Crucial Commons vote to decide whether or not the government's proposed green watchdog is given legal powers of enforcement
The government is expected to back an amendment to the EU Withdrawal Bill that would give its proposed green watchdog some level of legal enforcement over environmental law after Brexit, ahead of a crunch Commons vote later today.
The critical Brexit legislation suffered 15 defeats in the House of Lords last month - including over green enforcement powers - and MPs' are this week debating the Peers' proposed amendments in the House of Commons.
Frantic negotiations have been underway as the government tries to rally support for as little modification as possible to Bill, but it is likely to be forced into compromises over several issues due to its slender majority and warnings from a number of backbench MPs that they are prepared to rebel against the Tory whip.
Yesterday Justice Minister Dr Phillip Lee quit the government in protest at its Brexit strategy and Ministers narrowly avoided a defeat on the crucial issue of whether parliament should be granted a "meaningful vote" on the final Brexit deal, but only after offering a series of concessions to the rebels, reportedly including a pledge to offer a new Parliamentary motion if the Brexit deal is voted down by MPs and peers this autumn.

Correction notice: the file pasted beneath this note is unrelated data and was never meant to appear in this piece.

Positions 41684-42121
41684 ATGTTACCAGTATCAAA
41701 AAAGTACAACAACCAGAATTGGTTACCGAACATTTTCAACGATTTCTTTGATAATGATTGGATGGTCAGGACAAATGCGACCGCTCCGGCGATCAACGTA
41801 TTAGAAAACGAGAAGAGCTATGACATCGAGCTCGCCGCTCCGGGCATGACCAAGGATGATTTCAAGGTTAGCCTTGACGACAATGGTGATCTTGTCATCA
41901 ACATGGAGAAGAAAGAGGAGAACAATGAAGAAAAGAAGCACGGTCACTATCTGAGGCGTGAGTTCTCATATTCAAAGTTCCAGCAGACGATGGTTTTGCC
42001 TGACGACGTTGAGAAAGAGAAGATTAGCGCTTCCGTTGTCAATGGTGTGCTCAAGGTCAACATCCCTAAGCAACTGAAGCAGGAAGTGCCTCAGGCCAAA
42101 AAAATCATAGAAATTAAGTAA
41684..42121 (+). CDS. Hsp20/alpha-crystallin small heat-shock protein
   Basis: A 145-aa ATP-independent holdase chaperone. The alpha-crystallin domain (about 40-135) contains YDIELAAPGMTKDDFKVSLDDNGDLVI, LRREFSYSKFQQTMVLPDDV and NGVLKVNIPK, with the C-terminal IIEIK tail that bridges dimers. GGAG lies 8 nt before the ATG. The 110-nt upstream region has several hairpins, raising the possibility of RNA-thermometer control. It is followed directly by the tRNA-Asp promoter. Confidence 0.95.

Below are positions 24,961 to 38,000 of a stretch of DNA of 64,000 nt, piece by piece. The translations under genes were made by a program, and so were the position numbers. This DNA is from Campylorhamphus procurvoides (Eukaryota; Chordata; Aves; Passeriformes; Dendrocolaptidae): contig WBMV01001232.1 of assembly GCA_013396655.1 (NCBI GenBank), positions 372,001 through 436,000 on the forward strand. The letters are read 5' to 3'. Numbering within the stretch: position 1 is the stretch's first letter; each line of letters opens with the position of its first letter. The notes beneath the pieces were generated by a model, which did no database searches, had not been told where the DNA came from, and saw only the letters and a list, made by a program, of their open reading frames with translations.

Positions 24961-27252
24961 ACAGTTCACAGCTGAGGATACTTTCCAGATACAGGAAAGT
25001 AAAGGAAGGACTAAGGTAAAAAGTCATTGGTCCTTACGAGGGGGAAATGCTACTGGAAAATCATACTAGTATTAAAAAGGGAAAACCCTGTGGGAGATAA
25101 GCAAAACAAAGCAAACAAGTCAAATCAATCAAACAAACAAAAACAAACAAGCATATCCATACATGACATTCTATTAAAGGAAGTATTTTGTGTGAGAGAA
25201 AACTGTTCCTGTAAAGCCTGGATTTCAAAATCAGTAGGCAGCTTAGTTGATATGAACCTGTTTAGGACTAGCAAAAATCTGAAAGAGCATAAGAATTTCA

Now another knife edge vote could await on the key issue of how environmental law will be enforced post-Brexit, with several Conservative backbench MPs suggesting the government is willing to back down from its current position and provide some legal 'teeth' to its proposed green watchdog.
Plans for a "strong and objective" post-Brexit green body were initially launched for consultation by Environment Secretary Michael Gove last month. But the plans sparked fierce criticism from green groups, which argued that in their current form the proposals would result in a "toothless" watchdog that would lack the ability to launch legal action against the government or impose fines.
Gove is known to be in favour of giving the watchdog stronger enforcement powers, but is said to have encountered resistance from the Treasury.
As such, MPs are expected to debate 'amendment 3' tabled by Lord Krebs last month, which seeks to ensure any new green watchdog has the same powers that EU authorities currently enjoy to regulate environmental standards across the UK, including the ability to initiate legal action against the government and impose fines in the event of infringements.
Number 10 declined to comment on whether it would give its backing to any amendments tomorrow. However, a group of 23 Conservative MPs - including both Remainers and Brexiters - have tabled a separate amendment "in lieu" of that backed by Peers in a bid to tempt ministers into throwing their weight behind a compromise agreement that would grant the planned regulator some additional powers.
Yesterday Conservative MP Richard Benyon - one of the backers of the amendment alongside Sir Oliver Letwin, Zac Goldsmith, and Justine Greening - published a copy of the "in lieu" amendment document claiming it had secured government support.